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Maura Roan McKeegan
Emmaus Road Publishing
Old and New Series
In this third book in the Old and New series, author Maura Roan McKeegan recounts how all the world spoke one language—until the people of Shinar became too proud, and the Lord came down from heaven and confused their words. What can undo the chaos? And how will Pentecost help God’s children understand one another again? Building the Way to Heaven helps young readers to see God’s plan of salvation unfold within the stories of the Tower of Babel and Pentecost.
See biblical typology—the Old Testament people, symbols, and events that foreshadow the New Testament—come to life in Building the Way to Heaven. Ages 7 and up.
About the Author
Maura Roan McKeegan first learned about biblical typology when she was a graduate student in theology. As a classroom teacher, she believed that children would be as fascinated by the connections between the Old and New Testaments as she was—and that once they had the key, children could unlock countless hidden treasures in Scripture. This belief inspired her to write the Old and New series of picture books, including the award-winning The End of the Fiery Sword: Adam & Eve and Jesus & Mary; Into the Sea, Out of the Tomb: Jonah & Jesus; and Building the Way to Heaven: The Tower of Babel and Pentecost.
“Children have a particular sensitivity to the work of the Holy Spirit,” she says. “Their pure hearts are able to understand Scripture in great depth.”
She writes about faith and children’s literature for various Catholic magazines and websites.
About the Illustrator
Ted Schluenderfritz is the illustrator of several books including A Life of Our Lord for Children, The Book of Angels, and Darby O’Gill and the Little People. He is a freelance graphic designer and the art director for Catholic Digest and Gilbert Magazine. He lives in Littleton, Colorado with his wife Rachel and their six children. You can view more of his work at www.5sparrows.com.
About the Series
What do the Old and New Testaments have in common? To answer this question, Maura Roan McKeegan presents biblical typology for children. Seeing familiar stories from the Old and New Testaments placed side by side, children can discover at an early age what St. Augustine meant when he said that “the New Testament lies hidden in the Old, and the Old is unveiled in the New.”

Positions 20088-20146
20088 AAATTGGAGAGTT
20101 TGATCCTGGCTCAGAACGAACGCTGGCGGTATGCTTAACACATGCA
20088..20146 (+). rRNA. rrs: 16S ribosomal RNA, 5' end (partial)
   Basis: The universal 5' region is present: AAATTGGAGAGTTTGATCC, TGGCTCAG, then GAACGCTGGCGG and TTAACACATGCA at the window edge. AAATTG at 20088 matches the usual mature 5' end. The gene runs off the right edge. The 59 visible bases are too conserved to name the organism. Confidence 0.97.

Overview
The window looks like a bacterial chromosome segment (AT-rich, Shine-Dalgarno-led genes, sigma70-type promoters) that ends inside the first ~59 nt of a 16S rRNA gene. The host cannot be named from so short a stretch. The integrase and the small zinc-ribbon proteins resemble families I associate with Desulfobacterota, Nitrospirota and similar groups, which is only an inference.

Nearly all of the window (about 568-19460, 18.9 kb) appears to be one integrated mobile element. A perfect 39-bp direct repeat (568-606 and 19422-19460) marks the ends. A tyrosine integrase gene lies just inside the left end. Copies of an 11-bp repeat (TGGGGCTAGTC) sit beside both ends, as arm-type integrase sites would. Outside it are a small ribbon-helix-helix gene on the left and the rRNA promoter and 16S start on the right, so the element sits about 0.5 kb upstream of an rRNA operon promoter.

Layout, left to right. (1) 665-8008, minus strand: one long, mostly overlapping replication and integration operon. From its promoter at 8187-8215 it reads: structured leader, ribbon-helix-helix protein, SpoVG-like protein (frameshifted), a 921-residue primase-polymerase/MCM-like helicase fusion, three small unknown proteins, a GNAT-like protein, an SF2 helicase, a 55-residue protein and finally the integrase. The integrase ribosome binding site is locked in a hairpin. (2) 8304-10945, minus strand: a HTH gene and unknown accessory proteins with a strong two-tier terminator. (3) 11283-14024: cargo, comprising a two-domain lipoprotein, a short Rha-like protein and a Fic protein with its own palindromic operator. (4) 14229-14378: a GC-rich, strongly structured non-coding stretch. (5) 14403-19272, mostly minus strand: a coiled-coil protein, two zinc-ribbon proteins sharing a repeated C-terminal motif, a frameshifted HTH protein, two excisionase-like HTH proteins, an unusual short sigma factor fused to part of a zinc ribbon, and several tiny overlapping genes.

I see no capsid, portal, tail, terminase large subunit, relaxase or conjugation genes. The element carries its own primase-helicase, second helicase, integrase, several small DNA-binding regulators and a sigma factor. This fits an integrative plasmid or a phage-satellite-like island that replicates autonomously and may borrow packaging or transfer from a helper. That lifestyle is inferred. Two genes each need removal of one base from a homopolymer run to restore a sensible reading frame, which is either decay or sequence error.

Connections between the Old and New Testaments are one of my most beloved topics to study and pray with. This series is probably my favorite set of Scripture books in my classroom. The gorgeous, detailed illustrations and captivating text both create a beautifully thought provoking little book connecting the Old with the New. They help kids and adults alike dig into how the past events of the Bible point to Christ and the Church, turning these stories into a fascinating and rewarding treasure hunt.
McKeegan has taken a few of the biggest typology themes and turned them into accessible, reverent, and beautiful children’s books. The End of the Fiery Sword compares Adam and Eve to Jesus and Mary. Into the Sea, Out of the Tomb compares Jonah and Jesus. The brand new Building the Way to Heaven compares the Tower of Babel and Pentecost. Each book uses vivid, lovely illustrations and lyrical language to draw connections between the Old and New Testament on side by side pages. These books would make a wonderful addition to libraries in Catholic homes and classrooms.
As St. Augustine said, “The New Testament lies hidden in the Old, and the Old is unveiled in the New.” What better way to unfold these truths with children- I hope that the author continues to add to the series!
Emmaus Road Publishing provided me with a copy of Building the Way to Heaven in exchange for an honest review.
I gave this title to my three years old grandchildren even after reading them and realizing the concepts presented by the text are well beyond them. As a former children’s librarian though, I realize that the power of images are as important as the text. The parents however, sat down to “read” the book before they previewed it and were quite dismayed by the advanced concept whereas I would use the pictures to simply retell the Old Testament stories of the Great Flood, then the repopulating of the earth, then Babel, skipping the pages devoted to Pentecost. Then I would retell Easter’s Resurrection and how Pentecost reversed the tragedies of the old covenant.
Because the mental process and depth of background understanding necessary to enjoy this book is greater than what this book is rated, and because even a parent with good catechesis struggled to keep the attention of their well catechised young child; I have to rate this book only average for young kids. In my opinion, the minimum age for this book would be at least 8 years old.
Not that bad
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